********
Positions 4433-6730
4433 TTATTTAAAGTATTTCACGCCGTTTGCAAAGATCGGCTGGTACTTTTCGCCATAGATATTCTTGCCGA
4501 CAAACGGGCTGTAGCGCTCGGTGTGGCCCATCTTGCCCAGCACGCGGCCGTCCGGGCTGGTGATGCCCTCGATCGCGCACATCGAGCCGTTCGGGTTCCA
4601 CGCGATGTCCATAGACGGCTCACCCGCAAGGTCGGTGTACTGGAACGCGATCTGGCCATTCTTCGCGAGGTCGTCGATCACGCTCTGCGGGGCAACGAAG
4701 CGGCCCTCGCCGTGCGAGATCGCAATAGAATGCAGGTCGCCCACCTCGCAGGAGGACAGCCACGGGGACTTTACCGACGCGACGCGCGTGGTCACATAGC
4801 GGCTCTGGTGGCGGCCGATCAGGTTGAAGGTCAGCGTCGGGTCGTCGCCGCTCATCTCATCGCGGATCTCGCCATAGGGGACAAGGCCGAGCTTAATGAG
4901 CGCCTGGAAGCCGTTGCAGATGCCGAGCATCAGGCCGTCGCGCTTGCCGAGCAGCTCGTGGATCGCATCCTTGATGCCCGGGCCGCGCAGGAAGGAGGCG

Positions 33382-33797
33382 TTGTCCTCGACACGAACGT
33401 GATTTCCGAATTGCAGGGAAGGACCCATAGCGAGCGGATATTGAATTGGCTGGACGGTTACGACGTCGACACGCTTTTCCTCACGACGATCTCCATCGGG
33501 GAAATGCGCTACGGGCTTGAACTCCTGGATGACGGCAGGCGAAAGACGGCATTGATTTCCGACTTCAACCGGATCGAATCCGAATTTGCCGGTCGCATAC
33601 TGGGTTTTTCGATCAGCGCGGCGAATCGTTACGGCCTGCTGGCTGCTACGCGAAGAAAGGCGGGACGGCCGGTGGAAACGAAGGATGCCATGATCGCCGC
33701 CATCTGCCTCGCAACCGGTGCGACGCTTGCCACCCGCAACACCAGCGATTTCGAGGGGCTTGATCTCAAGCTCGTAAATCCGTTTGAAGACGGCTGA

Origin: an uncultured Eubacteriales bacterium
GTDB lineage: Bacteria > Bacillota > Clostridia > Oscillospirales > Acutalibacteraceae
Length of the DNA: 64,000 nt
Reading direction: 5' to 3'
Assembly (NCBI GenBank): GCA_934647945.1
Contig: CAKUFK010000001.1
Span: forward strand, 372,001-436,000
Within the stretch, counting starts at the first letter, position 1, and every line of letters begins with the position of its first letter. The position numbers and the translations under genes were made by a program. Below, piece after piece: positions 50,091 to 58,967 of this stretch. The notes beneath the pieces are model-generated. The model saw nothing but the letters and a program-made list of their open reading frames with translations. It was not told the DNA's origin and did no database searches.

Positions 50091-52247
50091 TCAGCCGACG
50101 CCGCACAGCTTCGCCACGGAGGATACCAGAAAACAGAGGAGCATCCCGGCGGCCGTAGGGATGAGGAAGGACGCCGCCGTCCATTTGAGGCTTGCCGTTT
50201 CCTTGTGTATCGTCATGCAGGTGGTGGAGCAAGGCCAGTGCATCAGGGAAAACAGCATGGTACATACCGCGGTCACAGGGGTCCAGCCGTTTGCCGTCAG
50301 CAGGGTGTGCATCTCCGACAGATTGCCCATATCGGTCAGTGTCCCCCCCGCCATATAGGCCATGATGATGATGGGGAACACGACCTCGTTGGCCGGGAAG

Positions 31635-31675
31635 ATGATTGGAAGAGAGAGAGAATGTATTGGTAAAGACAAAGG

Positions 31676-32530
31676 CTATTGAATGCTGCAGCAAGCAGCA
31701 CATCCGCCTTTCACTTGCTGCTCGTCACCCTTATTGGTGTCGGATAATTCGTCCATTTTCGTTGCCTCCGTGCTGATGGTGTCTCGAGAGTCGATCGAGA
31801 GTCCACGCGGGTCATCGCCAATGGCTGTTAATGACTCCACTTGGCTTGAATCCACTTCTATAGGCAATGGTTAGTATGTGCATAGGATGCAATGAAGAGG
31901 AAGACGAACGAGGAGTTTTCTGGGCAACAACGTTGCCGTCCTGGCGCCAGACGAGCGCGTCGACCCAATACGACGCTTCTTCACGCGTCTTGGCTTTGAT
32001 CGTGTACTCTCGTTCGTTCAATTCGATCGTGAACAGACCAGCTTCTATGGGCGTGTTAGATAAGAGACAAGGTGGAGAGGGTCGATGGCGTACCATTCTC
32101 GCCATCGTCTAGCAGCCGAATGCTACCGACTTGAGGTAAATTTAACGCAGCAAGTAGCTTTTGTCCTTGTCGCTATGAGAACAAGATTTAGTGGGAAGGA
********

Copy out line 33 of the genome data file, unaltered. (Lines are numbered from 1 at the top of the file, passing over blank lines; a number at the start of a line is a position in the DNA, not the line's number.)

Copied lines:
31901 AAGACGAACGAGGAGTTTTCTGGGCAACAACGTTGCCGTCCTGGCGCCAGACGAGCGCGTCGACCCAATACGACGCTTCTTCACGCGTCTTGGCTTTGAT